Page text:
My 3rd grader used this the same way as my 6th grader. She also needs to make sure she slows down and focuses rather than race through her work. The joins will be helpful for her once she gets to them. She has nice cursive, and I hope that once she finishes the book this helps her have nicer manuscript.
My kindergartner is working through the whole book. She's in chapter 3 now, working on sentences that correspond with what she's already learned to read. She has a hard time with the lines in this book... the traditional solid top and bottom lines with a dashed line in the center are present, but you don't write on them. Instead you write in the space in between those traditional lines. It's hard for her to gauge how tall each uppercase and tall letter should be because they don't reach to a line. I also wish that each sentence started on a new line, it's confusing for her to read like these are laid out. My hope is that this method will help her develop better italic manuscript before we move her on to cursive.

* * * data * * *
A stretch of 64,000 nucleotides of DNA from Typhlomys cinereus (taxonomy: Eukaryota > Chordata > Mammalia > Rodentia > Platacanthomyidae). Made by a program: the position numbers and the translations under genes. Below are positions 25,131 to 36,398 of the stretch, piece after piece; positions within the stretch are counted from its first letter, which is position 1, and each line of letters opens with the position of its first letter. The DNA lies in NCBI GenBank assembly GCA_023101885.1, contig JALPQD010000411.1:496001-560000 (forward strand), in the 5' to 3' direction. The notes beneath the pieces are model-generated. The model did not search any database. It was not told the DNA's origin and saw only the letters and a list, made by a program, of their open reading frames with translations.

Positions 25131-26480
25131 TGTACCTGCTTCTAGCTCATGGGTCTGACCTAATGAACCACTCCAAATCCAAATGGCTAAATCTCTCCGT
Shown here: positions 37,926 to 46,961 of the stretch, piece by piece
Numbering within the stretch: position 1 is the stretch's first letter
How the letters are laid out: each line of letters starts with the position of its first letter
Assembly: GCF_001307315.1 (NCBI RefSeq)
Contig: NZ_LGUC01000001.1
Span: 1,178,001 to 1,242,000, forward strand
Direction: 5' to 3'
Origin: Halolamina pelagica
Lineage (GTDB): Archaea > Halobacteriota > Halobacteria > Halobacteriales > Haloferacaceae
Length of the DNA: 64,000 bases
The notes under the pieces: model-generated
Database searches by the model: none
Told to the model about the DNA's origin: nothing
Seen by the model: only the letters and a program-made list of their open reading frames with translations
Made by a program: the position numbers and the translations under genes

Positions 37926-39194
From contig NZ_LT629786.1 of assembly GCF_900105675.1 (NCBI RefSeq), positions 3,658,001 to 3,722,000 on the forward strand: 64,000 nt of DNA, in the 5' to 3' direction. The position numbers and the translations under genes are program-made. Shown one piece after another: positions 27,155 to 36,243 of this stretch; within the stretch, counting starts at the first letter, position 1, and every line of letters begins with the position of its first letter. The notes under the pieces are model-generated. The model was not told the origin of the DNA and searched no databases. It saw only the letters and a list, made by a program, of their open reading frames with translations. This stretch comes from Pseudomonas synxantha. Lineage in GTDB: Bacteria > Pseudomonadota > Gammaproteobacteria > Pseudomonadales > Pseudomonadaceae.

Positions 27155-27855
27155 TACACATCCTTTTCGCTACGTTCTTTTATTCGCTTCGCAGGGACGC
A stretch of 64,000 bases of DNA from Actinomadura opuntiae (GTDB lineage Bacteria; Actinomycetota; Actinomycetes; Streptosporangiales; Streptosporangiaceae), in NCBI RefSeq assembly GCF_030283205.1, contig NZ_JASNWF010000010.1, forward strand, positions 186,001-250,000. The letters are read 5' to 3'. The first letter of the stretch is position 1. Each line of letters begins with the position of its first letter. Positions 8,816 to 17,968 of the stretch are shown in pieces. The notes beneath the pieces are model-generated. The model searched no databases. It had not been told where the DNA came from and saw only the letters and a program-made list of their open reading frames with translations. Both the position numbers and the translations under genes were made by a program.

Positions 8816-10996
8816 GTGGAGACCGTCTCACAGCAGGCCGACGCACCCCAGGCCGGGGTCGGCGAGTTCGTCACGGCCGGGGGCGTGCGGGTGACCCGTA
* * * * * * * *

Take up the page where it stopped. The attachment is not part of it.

We noticed that the scriptures used in this book were not from the KJV Bible, we didn't expect to see the verses meaning changed from what we usually read. One thing that was frustrating is letter formation is not consistent throughout the book. I found I and J formed in two different ways where my youngest would learn to write, and Y changed when we got to calligraphy.